Though open houses are fairly relaxed, and generally allow unscheduled drop-ins by definition, they also represent a crucial step in the buying process—and may seem stressful as a result. But there’s nothing to fear. Open houses present a great opportunity to get up close and personal with real homes on the market. With that in mind, we’ve answered a few common questions that will help simplify the process—and allow fresh-faced buyers to feel like experts.
1. Should I bring my agent?
As a buyer, it’s up to you whether you choose to bring your agent along. You may do so if you feel they’ll be helpful or if the home is promising. But even non-buyers will occasionally find themselves wandering into a weekend open house purely out of curiosity, and it’s a good idea to view less promising homes, too, to familiarize yourself with the process and local market.
If you do decide to go it alone, make sure you’re upfront about whether or not you’re currently working with an agent. At most open houses, the agent, and not the seller, will be present. You may also be asked to complete a sign-in sheet. Either way, the agent present at the sale may be planning to solicit buyers, so it’s considered proper “etiquette” to inform them if you’re already represented.
2. What should I look for at an open house?
The open house is your first opportunity to inspect the home, property, and neighborhood, and should give you a good idea of whether or not the home meets your standards.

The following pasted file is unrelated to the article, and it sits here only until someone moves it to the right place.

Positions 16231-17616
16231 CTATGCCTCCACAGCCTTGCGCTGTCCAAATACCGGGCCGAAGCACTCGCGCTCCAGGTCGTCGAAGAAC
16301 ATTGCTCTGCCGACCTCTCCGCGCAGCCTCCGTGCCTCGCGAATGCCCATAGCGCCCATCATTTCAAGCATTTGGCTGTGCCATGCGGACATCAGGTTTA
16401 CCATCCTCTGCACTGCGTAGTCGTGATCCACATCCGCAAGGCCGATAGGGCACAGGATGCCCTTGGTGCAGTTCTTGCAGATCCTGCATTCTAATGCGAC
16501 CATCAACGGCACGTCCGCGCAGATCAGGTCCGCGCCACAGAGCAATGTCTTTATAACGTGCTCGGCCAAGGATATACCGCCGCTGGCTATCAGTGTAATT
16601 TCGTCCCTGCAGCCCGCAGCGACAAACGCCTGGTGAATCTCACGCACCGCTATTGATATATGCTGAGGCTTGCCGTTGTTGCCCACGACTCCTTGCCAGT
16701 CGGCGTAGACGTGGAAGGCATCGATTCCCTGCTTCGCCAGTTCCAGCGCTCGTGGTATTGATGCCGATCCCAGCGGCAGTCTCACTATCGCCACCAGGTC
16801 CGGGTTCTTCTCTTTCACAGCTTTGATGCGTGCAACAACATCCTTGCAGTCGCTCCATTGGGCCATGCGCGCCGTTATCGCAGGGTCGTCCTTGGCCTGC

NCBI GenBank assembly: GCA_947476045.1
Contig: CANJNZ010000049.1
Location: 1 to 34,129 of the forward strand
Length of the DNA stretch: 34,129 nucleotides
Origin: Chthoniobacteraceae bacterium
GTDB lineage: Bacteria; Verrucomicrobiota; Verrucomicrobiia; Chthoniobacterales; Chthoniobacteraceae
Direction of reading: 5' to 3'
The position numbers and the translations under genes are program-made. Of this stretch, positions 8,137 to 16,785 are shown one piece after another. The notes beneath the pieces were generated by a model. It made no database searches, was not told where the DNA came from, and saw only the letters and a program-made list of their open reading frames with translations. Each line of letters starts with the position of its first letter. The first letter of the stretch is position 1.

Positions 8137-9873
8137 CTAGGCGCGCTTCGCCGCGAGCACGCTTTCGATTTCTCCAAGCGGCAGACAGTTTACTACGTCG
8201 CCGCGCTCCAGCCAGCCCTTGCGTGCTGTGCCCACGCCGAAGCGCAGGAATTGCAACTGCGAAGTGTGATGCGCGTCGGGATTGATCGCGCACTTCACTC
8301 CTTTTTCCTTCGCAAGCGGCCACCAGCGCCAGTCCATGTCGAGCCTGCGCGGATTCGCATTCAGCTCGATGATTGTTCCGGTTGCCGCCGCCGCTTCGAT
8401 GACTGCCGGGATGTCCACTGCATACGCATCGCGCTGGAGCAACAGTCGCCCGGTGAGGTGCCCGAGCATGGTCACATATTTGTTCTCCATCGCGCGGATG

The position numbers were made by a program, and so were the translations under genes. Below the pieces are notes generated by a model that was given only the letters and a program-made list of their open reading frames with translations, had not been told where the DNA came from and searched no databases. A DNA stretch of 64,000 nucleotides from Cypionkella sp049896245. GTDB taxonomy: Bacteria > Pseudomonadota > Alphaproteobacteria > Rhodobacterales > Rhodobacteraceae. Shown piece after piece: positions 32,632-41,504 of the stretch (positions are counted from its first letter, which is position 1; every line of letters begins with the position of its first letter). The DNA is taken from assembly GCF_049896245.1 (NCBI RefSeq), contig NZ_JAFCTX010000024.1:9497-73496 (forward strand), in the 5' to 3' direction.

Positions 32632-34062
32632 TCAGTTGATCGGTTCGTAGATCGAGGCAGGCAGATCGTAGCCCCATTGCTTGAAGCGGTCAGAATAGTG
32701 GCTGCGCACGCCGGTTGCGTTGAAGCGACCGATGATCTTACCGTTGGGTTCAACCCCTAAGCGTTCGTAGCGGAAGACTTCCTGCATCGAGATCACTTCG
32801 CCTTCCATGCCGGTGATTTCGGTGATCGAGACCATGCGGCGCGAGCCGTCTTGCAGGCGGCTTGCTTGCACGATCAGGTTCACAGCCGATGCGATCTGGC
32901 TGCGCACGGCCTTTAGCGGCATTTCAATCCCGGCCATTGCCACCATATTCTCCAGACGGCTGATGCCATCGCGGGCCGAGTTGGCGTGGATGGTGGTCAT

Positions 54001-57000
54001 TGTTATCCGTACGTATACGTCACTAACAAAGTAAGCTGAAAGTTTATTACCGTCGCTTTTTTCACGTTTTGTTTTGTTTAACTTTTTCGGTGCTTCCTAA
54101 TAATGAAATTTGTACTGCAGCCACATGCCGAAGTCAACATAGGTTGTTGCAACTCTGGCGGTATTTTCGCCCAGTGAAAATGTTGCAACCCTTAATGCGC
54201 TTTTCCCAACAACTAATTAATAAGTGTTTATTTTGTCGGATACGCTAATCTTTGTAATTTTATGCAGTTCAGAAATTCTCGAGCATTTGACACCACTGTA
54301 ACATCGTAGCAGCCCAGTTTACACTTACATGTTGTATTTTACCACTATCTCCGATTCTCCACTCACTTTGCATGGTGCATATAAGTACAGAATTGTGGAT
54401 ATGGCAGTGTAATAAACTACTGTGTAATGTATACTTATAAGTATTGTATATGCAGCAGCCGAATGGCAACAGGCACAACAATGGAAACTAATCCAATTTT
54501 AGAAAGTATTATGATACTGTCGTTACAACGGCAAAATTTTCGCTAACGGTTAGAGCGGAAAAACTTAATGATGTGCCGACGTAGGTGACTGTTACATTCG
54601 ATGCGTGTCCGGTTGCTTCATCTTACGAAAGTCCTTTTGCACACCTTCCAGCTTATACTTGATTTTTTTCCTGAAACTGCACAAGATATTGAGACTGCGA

Whether or not you’ve developed a clear picture of what you’re searching for yet, you can confirm basic attributes of the home, including the number of rooms and the size of each room. There are many other important considerations (some of which you may take in without necessarily thinking of them), including floor plan, the presence or absence of natural light, plumbing and electrical systems, garages, attics, and basements—and, of course, the look and feel of both the home and neighborhood.
You should also consider general signs about the market and how the home fits into it, including whether it’s overpriced and underpriced and how long it’s been on the market (usually listed in DOM, or days on market).
3. What about the other buyers?
For the most part, you probably won’t interact with other prospective buyers, though it’s fine to chit-chat (and it may be rude not to in some cases. You may sometimes find yourself alone at the home, anyway. However, if the open house is crowded, you can use other buyers to get some idea of the home’s value. Pay attention to how closely others examine the home, how long they stick around, and how many questions they ask—if other buyers seem especially interested, it’s probably a sign that the home is a good deal or especially desirable, which means it may sell quickly, too.